From: Michael Ullyot on 13 Mar 2021

How to Read Virginia Woolf’s To the Lighthouse

An introduction to the twentieth century’s most beautiful novel — with a simple plot but an astonishingly complex, even disorienting style. Ten characters spend two ordinary days, ten years apart, at a summer cottage in the western isles of...
From: Michael Ullyot on 5 Mar 2021

How to Read W. B. Yeats

Readings and interpretations of four poems by the Irish poet and playwright William Butler Yeats: the rustic simplicity of “The Lake Isle of Innisfree”; the tender regret of “When You Are Old”; the evocative weariness of “Adam’s...
From: Michael Ullyot on 27 Feb 2021

How to Read Oscar Wilde’s The Picture of Dorian Gray

The novel of a beautiful young English aristocrat whose painted portrait ages and declines while he himself stays eternally young, exhibiting no outward signs of his inward moral decay.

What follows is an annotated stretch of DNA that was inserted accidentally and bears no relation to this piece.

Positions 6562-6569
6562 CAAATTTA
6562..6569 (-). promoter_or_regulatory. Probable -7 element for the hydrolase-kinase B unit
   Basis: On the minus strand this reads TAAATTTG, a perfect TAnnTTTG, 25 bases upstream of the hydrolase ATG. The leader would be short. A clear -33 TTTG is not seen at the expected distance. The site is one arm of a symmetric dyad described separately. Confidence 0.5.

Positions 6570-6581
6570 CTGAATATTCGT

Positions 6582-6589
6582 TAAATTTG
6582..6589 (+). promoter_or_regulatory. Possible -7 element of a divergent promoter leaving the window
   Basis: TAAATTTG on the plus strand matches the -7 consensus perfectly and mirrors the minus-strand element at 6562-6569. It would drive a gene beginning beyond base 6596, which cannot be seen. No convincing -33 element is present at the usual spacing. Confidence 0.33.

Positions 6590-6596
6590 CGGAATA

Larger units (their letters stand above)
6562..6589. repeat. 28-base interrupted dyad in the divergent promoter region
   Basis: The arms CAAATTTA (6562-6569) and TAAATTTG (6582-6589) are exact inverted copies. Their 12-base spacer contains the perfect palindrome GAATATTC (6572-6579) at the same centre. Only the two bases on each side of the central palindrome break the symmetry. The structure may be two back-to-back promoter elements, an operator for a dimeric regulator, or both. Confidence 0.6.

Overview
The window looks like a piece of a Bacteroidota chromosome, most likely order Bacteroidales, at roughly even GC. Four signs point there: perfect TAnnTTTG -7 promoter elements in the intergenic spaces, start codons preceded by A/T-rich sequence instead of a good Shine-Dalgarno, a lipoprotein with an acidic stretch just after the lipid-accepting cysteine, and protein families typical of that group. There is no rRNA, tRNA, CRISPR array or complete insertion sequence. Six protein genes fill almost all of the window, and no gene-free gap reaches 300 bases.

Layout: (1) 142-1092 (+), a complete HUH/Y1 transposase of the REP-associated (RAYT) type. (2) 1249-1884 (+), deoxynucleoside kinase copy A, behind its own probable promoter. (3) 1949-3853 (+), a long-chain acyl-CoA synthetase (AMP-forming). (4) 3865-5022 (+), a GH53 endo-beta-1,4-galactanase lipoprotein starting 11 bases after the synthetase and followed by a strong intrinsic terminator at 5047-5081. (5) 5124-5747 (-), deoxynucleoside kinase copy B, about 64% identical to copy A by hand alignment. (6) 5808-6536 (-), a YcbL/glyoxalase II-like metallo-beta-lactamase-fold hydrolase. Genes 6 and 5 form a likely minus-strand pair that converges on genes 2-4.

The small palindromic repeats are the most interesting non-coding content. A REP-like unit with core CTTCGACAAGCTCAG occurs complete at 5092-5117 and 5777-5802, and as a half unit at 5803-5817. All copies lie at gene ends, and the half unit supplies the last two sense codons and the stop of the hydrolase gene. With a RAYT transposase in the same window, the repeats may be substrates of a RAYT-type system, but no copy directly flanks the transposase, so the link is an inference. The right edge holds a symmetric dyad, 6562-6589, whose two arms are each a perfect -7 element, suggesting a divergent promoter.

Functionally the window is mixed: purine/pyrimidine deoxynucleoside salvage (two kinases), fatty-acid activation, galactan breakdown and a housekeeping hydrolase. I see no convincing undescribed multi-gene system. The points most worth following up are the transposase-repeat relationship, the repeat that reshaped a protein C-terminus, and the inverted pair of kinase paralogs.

From: Michael Ullyot on 19 Feb 2021

How to Read Alfred Tennyson

Readings and analysis of three poems by Alfred, Lord Tennyson — “Mariana,” “The Lady of Shalott,” and “Ulysses” — that fall into two categories: the lives of women sequestered from a hostile or indifferent...
From: Michael Ullyot on 6 Feb 2021

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Notes on Post Tags Search

By default, this searches for any categories containing your search term: eg, Tudor will also find Tudors, Tudor History, etc. Check the 'exact' box to restrict searching to categories exactly matching your search. All searches are case-insensitive.

This is a search for tags/categories assigned to blog posts by their authors. The terminology used for post tags varies across different blog platforms, but WordPress tags and categories, Blogspot labels, and Tumblr tags are all included.

This search feature has a number of purposes:

1. to give site users improved access to the content EMC has been aggregating since August 2012, so they can look for bloggers posting on topics they're interested in, explore what's happening in the early modern blogosphere, and so on.